Both of my roommates were in Ankara this morning, and I found myself left entirely to my own devices. Since I was responsible last night and did my laundry, I decided to blow off my other chores in favor of exploring the realm of local and city-to-city busses.
The city bus that runs by my apartment is the #2 bus. I often catch this bus on the East side of the street to get to the university, but the West side #2 was a complete mystery to me. So this morning I hopped on the West #2 bus to see where it might take me. We drove through the city, passing promising-looking restaurants, parks where only men sat at the tables, and numerous corner-shops filled with the same neon volleyballs, bags of sunflower seeds, and giant jugs of water. Every time the bus stopped, I looked to the opposite side of the street to ensure that the return-path was indeed available if I decided to abandon my mission. But I rode the city bus all the way to the main bus station on the outskirts of town where I arrived in Nevsehir eight days ago. When I first arrived in Nevsehir, I was quickly gathered by our university reps, and whisked off to Avanos, so I never actually made it inside the bus station. I decided to investigate.
I walked in past a cafe filled with people whose faces indicated they’d rather be someplace else to a small office whose sign read “Tourist Information.” Upon seeing the sign, I decided I was in no position to turn down information, so I sidled up to the office. Outside, two older gentleman where playing tawula. They welcomed me, offered me tea, and invited me to watch their game. The only people I’ve ever seen play tawula before were the other Fulbrighters during orientation. Watching these Turks play was an entirely different experience. These two men had been playing together for 15 years, and their game looked looked less like a game and more like a vigorous form of divination. The hands of both players were almost always in motion on the board; after one man rolled, the other swept up the dice and as the first moved his pieces, the other rolled and began his turn. They moved the checkers quickly but without exacting precision. They moved the checkers just close enough to the triangles that one might be able to cheat if the other was not diligent enough to notice (they were always diligent enough). When the dice proved unkind, there were cries of “Allah, Allah.” The dice, however, were far kinder to one man than the other. The man to my right was fighting a four-day loosing streak, which continued when he won one and lost four games. After the last game, he stormed off to buy the victor lunch.
Only one of the men spoke English, and as he played, we chatted. He showed me pictures of his grandchildren and told me his favorite tour to give is the underground city because he was born on the second floor of the city. He also told me that he learned Japanese to impress a woman, and now, he is able to give tours to Cappadocia’s numerous Japanese tourists. If you’re ever in Cappadocia and would like a tour of the underground city from one of its former residents, let me know.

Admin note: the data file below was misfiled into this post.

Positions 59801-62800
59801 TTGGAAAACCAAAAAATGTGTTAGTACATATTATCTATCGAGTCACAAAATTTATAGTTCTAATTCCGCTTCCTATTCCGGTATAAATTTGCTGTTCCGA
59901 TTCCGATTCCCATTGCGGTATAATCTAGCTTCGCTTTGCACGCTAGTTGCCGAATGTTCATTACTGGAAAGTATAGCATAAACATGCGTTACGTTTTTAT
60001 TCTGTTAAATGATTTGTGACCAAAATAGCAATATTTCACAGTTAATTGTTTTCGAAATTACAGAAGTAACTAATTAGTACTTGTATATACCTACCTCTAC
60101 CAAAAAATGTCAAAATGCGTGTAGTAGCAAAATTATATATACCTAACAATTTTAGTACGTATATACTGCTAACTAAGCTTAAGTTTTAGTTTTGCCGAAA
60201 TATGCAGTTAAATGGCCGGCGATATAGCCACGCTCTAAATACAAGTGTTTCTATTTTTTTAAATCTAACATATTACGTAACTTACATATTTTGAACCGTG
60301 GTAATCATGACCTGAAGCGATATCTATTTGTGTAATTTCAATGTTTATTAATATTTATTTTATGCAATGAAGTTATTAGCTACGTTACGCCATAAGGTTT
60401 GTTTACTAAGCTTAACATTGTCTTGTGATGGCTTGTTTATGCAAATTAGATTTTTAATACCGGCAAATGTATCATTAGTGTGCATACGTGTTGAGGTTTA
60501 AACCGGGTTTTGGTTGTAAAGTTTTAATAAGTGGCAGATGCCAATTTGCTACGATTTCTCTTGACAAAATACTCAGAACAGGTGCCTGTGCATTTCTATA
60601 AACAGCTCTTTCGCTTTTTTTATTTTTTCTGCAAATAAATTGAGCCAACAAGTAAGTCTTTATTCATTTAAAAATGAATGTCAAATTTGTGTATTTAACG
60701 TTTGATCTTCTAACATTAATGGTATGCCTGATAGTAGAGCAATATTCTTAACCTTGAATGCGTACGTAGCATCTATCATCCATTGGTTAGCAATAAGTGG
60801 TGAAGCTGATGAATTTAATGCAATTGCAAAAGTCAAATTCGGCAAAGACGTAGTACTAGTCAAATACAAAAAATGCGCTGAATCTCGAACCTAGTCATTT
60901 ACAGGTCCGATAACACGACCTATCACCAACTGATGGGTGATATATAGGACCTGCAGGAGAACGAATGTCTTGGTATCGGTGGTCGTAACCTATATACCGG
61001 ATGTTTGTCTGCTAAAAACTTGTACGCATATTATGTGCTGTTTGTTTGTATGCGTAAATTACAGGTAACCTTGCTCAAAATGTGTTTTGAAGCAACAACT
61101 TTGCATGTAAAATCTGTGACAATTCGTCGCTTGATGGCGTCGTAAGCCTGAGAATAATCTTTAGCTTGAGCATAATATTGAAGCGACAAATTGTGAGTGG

Around noon, I made the return trip to the city on the #2, passing my apartment and heading to the university where I could catch a bus to elsewhere in Cappadocia. There was a bus to Avanos waiting for me when I arrived, so I jumped on and returned to my favorite Kebab restaurant in Avanos’ town square for lunch. After a delicious lunch, I walked to the bus stop and found a bus that I thought might be going to Goreme, a beautiful tourist town with fairy chimneys and an open-air museum. Through no fault of my own, I was correct, and I spent the afternoon wandering through some of the most beautiful and strangest terrain I’ve ever encountered.
I elected not to enter the open-air museum today because I knew I would lose track of time and fail to get back to the apartment in time to let my roommate back in after her return from Ankara (we currently only have two sets of keys for three people). After wandering around and enjoying the scenery, I came across a coffee shop I simply could not pass without patronizing:
I ordered a caramel iced coffee and received what I suspect was the pomegranate iced coffee (which is as bad as it sounds -but it did remind me of M.D.’s finding the pomegranate story, which made me far happier than a delicious caramel iced coffee ever could).
When I tried to board a bus back to Neveshir, the driver pointed me back across the street to the other bus stop, so when a bus sporting a “Nevsehir” sign in the front window pulled up at the stop I had been directed to, I boarded without thinking twice about it. I was a little surprised when 20 minutes later I was dumped off on the edge of Avanos. I asked the bus driver “Nevsehir?” and he pointed across the road to a fleet of stationary busses. A little miffed and somewhat suspicious, I decided to trudge back to the center of town where I knew I could board a bus back to Nevsehir. Thirty-two minutes later (not that I was counting), I was on a bus back home.